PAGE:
I can’t really explain the depth of feeling to anyone who hasn’t been through it – it’s experiential and awful, and can become consuming.

We’re happy to hear individuals’ experiences regarding their own journey, but suggestions like “have you tried relaxing” and the like are so profoundly not helpful, and in fact are hurtful.

So God willing, we’ll be able to say that we’d have children made with love and science.

About thegameiam
I'm a network engineer, musician, and Orthodox Jew who opines on things which cross my path.

11 Responses to And He saw our affliction

  1. zangvil2 says:

    In case it’s helpful: I have been to REs at Johns Hopkins and Cornell, and Johns Hopkins is excellent both in absolute terms and in comparison to Cornell. The JH doctors were concerned about avoiding OHSS (ovarian hyperstimulation), not just getting large numbers of eggs. The nurses were always kind and patient, both the IVF nurses and the surgical nurses. I think it was worth the trip to Baltimore, even for the monitoring. JH’s numbers are not as good as other ART clinics because they are not selective in terms of which patients they accept, but I have every reason to believe that they are much better than others. The risk with REs is feeling less agency or objectified or like your opinion doesn’t count or like you’re lucky even just to be seen by the doctor, and that’s how I felt at Cornell. It’s really night and day. No idea what the DC options are. I wouldn’t have seriously considered Shady Grove or the other for-profits at the time I was looking for an RE, only academic medical centers, and the academic medical centers in DC didn’t seem appropriate.

    • thegameiam says:

      The one consult we’ve had so far was with an academic place which likewise accepts all comers, and thus has the crummy rates. The other places we’re looking at have better rates, but some of that is certainly patient selection.

  2. Jacob. says:

    It’s the order side of the equation. I have an adopted brother. It’s a complicated topic… Jacob

    • thegameiam says:

      Please don’t misunderstand me: I’m a big fan of adoption, and I think it’s awesome. It’s the competition between parents which freaks me out.

  3. Sandra says:

    As always, David, I am with you and your family (Sarah and Kacy) with my heart and soul and want the best to happen for you. I have no experience in this issue (with humans) myself, but didn’t want to just stalk this posting. I can say I appreciate how painful this is for you guys and desperately want you to find peace throughout this process of growing your family.

  4. friend from Jerusalem says:

    Hey, Of course I know none of your medical details and you did a great job of explaining why unsolicited advice is the worst, but… if you guys would consider medical tourism in Israel nothing would make me happier. Apparently, Israel is a common destination for couples seeking high quality fertility treatment at costs much lower than the US. And the best part- you get to be in Israel!! Fine, fine. Just a pipe dream of mine. I truly hope you get the medical care and quality you are seeking close to your home and an answer to your tefillot. Lots of love from your favorite Jerusalem residents.

    • thegameiam says:

      A couple of folks have suggested this to us- the logistics are pretty brutal, and would effectively mean that we’d need to move there, with all of the work implications that entails (ie that I would have to change jobs), and so that’s a LOT of doing.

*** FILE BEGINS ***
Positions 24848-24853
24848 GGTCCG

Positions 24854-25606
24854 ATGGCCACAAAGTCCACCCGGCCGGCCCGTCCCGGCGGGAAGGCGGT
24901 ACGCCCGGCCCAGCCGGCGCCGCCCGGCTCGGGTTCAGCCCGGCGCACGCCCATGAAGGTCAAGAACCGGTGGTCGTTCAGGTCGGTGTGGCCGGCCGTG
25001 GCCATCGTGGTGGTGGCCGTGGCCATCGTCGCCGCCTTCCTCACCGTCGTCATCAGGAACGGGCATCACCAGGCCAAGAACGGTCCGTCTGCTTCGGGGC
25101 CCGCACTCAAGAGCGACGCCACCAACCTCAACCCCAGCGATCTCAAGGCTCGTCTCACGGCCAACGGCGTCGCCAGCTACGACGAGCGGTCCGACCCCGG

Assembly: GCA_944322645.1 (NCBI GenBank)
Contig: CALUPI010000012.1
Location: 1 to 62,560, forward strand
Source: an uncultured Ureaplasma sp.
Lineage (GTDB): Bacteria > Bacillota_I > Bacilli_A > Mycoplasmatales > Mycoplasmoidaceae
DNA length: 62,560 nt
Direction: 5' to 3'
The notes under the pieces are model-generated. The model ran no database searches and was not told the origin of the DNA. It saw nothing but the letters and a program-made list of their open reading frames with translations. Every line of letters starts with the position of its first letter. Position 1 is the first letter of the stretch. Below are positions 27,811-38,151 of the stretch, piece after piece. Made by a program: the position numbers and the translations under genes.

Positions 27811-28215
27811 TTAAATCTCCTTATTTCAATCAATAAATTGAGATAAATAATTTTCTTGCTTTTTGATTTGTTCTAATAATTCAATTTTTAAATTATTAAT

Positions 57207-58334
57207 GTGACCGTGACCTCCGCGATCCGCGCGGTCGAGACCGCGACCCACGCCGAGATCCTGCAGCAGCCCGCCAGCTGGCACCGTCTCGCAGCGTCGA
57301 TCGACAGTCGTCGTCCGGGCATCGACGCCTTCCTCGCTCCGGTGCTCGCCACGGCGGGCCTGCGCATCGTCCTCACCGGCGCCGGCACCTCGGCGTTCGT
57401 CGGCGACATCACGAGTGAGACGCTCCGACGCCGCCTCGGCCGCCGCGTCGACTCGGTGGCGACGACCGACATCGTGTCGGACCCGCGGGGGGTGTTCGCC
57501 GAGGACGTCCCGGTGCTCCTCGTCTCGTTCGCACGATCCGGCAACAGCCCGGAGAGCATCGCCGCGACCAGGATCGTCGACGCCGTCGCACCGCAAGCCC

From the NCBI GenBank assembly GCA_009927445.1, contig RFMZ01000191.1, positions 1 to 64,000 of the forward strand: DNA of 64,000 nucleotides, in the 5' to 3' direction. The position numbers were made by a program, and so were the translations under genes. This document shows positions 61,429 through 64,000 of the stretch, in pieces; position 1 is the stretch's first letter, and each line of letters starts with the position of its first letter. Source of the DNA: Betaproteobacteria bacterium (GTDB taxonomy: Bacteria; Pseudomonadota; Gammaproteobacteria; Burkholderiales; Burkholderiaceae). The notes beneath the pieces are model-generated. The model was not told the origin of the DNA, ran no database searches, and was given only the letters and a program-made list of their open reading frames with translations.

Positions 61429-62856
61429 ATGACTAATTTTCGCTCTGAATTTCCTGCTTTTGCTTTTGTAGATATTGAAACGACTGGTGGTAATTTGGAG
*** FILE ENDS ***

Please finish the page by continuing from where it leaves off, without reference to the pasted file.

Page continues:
I don’t think the success rates there are measurably better than good clinics in the US- I think the big benefit is price, so that’s a huge help for people with more flexibility than we have at this point, but isn’t the best option for us right now. We’d still love to see you, and hopefully life will let us get back there in the near term.

  5. Melissa says:

    David,
    I am sorry to hear about your troubles. I wish you the best of fortune with ivf. The couple next door to us has used ivf. They have had one successful pregnancy as a result. Tried two or three times. Shaw is a beautiful four year old who has just mastered my name. I would love for you to have similar results. I am so glad you found each other. Let go of the negativity. Most folks on this planet of ours have forgotten how to think, much less to be sensitive to the needs of others. Do not give them the power to hurt your hearts. Find something about the power of your subconscious mind. I know you are a reader, I imagine Sarah is too. Your subconscious mind is very powerful, however it is”programmed” by your conscious thoughts and words. accentuate the positive eliminate the negative. I would live to talk to you about this. I know time and space have taken us down different paths. But I will always be here for you. You should call.REDACTED. Loves auntie M

  6. Clare says:

    David and Sarah, thinking of you lots. Wish I had something useful to say, from a perspective of having done a lot of this already. And it hasn’t worked for us (yet) but I am still a believer that it could work for others, and hopefully you. For what it is worth – when I can take a broad view and disassociate my own emotions from the whole thing, it is absolutely amazing what science can do!

  7. Liz B K says:

    My husband and I went through this, eventually deciding on IVF. On our third cycle, we conceived a healthy twin pregnancy, the products of which are now two extremely opinionated two year olds. Oddly enough, we conceived 20 months later with no medical intervention, with another happy outcome. My unsolicited advice: take deep breaths, ice the injection sites, and keep asking Hashem for the gift of children. I pray that whichever doctors you choose will be shlichim for Hashem to bring you your children speedily, and also that any delay doesn’t mean no, it just means not yet, but rather soon.

    • thegameiam says:

      Amen.